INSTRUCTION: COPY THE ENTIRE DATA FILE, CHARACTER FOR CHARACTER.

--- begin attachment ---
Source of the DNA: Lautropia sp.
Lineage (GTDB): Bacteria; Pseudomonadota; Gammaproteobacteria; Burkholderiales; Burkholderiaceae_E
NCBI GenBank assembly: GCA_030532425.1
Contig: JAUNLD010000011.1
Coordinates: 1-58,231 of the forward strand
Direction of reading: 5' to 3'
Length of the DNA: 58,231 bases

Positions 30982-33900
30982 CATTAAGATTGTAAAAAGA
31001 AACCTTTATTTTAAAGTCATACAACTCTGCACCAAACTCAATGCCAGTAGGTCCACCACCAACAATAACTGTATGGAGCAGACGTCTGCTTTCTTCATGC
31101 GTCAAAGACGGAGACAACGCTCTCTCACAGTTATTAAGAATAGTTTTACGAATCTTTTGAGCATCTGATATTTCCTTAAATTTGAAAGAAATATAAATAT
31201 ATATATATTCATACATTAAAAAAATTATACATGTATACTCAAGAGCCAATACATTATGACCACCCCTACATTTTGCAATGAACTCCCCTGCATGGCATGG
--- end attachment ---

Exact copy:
Source of the DNA: Lautropia sp.
Lineage (GTDB): Bacteria; Pseudomonadota; Gammaproteobacteria; Burkholderiales; Burkholderiaceae_E
NCBI GenBank assembly: GCA_030532425.1
Contig: JAUNLD010000011.1
Coordinates: 1-58,231 of the forward strand
Direction of reading: 5' to 3'
Length of the DNA: 58,231 bases

Positions 30982-33900
30982 CATTAAGATTGTAAAAAGA
31001 AACCTTTATTTTAAAGTCATACAACTCTGCACCAAACTCAATGCCAGTAGGTCCACCACCAACAATAACTGTATGGAGCAGACGTCTGCTTTCTTCATGC
31101 GTCAAAGACGGAGACAACGCTCTCTCACAGTTATTAAGAATAGTTTTACGAATCTTTTGAGCATCTGATATTTCCTTAAATTTGAAAGAAATATAAATAT
31201 ATATATATTCATACATTAAAAAAATTATACATGTATACTCAAGAGCCAATACATTATGACCACCCCTACATTTTGCAATGAACTCCCCTGCATGGCATGG